Karen Miller on ‘The Falcon Throne’

When kingdoms clash, every crown will be tarnished by the bloody price of ambition. In a divided kingdom, some will do anything to seize the crown. Canadian-born Karen Miller joins us to tell us about her epic new fantasy series that starts with her latest novel, The Falcon Throne.


A BASTARD LORD, rising up against his tyrant cousin, sheds more blood than he bargained for.

A ROYAL CHILD, believed dead, sets his eyes on regaining his father’s stolen throne.

A DUKE’S WIDOW, defending her daughter, defies the ambitious lord who would control them both.

AND TWO BROTHERS, divided by ambition, will learn the true meaning of treachery.

Screen Shot 2015-10-15 at 11.27.16 amWhat drew you in to the fantasy genre and held you there?

My first encounter with the fantasy genre was in 4th year primary school, when the librarian introduced me to The Lion, the Witch and the Wardrobe. I’ve been reading and loving all kinds of speculative fiction since then. I think what entranced me then is what entrances me still today: the adventure, the mystery, the enchantment of differentness, the celebration of ‘what if-ness’. The glorious abandonment of the mundanities of everyday life, the freedom to explore wild imagination – and to reimagine our own histories, so we can explore what it means to be human.

What is the Falcon Throne?

Well, if you take that literally, it’s the seat of power in the duchy of Clemen. It’s where the duke sits, and his authority is embodied. Symbolically, it’s the holy grail, you might say, of several people in the first book of the Tarnished Crown series.  Because it represents the highest political power in the duchy, and the person who occupies it is the most most influential and wealthiest man in Clemen, it is an object of great desire. But for the current duke’s bastard cousin Roric, it’s also a reminder that with great power comes great responsibility. Duke Harald only sees the personal advantages of sitting on the Falcon Throne.  For  Balfre, the son of Clemen’s neighbouring duke, it’s a prize to be won by any means necessary. Therein lies the seed of the conflicts arising in the story.

… the most complicated personal, political, and war stuff I’ve ever tackled.”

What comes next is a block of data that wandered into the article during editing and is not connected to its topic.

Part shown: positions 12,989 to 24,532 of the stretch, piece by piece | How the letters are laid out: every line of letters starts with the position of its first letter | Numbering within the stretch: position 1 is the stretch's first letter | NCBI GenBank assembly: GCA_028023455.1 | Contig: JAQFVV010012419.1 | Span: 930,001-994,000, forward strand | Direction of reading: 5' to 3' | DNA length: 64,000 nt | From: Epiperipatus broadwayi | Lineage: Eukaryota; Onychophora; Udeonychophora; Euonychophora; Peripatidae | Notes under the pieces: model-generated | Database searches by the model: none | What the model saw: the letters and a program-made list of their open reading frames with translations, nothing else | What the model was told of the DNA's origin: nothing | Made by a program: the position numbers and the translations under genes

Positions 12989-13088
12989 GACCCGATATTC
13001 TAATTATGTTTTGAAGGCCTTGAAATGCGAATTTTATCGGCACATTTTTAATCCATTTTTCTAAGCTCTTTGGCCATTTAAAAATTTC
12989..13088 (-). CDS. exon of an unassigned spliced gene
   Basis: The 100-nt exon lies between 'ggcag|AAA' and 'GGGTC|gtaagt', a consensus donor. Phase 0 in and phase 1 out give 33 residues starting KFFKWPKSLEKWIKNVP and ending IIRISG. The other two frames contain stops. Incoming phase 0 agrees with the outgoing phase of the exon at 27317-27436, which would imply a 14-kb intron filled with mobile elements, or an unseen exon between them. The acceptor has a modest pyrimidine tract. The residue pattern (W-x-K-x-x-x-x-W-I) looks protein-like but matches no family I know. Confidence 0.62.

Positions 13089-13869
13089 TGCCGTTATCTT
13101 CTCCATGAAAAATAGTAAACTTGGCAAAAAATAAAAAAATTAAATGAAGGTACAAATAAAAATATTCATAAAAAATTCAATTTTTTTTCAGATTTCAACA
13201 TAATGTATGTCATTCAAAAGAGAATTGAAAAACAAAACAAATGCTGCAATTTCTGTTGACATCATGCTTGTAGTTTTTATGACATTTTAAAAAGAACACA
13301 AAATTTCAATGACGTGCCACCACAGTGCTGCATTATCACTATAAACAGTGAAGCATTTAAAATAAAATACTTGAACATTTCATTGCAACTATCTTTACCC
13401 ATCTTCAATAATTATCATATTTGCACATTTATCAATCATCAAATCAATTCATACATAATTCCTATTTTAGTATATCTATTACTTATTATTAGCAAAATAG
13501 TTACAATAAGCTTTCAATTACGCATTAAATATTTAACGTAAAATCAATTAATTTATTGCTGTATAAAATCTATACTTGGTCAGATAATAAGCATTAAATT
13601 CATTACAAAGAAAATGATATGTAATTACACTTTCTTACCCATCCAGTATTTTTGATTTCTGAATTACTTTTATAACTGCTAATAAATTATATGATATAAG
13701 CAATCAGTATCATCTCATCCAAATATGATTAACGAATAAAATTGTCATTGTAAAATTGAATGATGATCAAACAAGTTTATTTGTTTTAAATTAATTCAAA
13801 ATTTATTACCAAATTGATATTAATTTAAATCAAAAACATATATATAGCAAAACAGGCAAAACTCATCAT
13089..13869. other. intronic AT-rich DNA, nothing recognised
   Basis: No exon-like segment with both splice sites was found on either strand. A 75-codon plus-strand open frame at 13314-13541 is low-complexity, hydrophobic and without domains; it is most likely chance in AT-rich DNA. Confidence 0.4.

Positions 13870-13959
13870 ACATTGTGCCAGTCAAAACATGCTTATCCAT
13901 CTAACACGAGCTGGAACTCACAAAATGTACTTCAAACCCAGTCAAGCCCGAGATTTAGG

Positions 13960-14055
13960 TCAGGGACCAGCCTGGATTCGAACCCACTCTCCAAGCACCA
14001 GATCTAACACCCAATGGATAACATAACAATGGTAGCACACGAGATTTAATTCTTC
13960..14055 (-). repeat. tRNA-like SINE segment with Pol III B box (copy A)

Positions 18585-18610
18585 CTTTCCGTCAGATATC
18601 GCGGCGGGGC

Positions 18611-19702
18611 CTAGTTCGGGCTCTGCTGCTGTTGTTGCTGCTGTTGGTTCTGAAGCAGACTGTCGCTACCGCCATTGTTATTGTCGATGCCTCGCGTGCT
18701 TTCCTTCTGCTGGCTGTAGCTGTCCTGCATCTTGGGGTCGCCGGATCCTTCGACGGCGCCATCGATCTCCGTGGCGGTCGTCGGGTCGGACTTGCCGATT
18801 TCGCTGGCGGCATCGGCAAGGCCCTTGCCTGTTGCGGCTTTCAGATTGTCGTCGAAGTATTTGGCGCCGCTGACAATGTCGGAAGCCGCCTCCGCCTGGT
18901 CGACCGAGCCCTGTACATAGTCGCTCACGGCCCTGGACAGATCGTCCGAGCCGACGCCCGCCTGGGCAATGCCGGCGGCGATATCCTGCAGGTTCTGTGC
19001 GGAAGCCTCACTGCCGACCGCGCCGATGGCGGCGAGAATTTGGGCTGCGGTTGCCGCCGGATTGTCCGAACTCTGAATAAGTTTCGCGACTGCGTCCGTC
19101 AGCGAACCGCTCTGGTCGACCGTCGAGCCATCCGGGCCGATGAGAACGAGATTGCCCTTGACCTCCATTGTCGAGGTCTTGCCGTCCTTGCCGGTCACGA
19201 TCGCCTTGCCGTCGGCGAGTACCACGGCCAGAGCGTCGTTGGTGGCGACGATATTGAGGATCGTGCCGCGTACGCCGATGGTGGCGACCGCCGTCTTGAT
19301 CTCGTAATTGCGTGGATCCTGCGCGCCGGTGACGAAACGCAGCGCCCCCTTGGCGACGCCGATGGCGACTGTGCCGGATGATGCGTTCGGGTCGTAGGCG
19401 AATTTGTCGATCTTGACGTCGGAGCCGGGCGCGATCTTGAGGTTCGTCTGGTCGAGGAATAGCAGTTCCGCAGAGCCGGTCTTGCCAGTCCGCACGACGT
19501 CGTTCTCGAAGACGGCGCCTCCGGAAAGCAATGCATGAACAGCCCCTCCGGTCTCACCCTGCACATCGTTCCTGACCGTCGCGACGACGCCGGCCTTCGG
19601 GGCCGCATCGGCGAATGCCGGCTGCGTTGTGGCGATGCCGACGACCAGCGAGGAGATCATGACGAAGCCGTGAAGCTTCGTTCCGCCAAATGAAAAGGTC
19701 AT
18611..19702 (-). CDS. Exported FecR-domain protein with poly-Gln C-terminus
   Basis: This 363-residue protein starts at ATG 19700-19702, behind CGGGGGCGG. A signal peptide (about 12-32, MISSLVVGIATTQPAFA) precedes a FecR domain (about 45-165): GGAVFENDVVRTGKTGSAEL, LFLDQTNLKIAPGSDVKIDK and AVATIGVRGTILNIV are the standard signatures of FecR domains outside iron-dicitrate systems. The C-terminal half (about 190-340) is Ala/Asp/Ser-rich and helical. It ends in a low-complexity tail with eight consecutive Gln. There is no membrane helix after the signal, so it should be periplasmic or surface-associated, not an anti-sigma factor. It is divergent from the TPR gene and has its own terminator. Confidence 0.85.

What’s the most exciting thing about your new fantasy series?

Well, for me it’s the challenge of writing over a huge landscape with a large cast of characters, some of whom aren’t the nicest folk you’ll ever meet, as well as the most complicated personal, political and war stuff I’ve ever tackled. For the reader, I hope it’s the twists and turns of the story, the complex relationships between the characters, and the agony and ecstasy of their triumphs and defeats.

Is it daunting to construct vivid, huge, dark worlds for your readers to fall in to?

Absolutely. It’s such a balancing act, trying to keep the story moving, explore the characters’ inner lives, their outer motivations and actions, make sure the big picture of each storyline isn’t lost – blimey, keeping all the details straight is enough to do my head in!  Like I said, this series is the biggest writing challenge of my life and there are times when I just want to sit in the corner and suck my thumb. But then I’ll get an email from a reader, telling me how much they’re enjoying the work, and how they’re looking forward to what happens next, and that gives me the courage to keep going.

What’s the best thing about fantasy novels?

As a writer, I love that I get to set the rules. I’m inspired by this world’s histories, but I don’t have to remain a slave to what happened. I get to mix things up a bit. As a reader, I love joining the author on a wild, imaginative ride through a world that doesn’t exist, but  that I might wish really did. And for the time I’m inside the story, it does – and so do the characters who come alive on the page. Great works of fantasy entertain, but they also teach us about life, the universe and everything. That’s why I love them.

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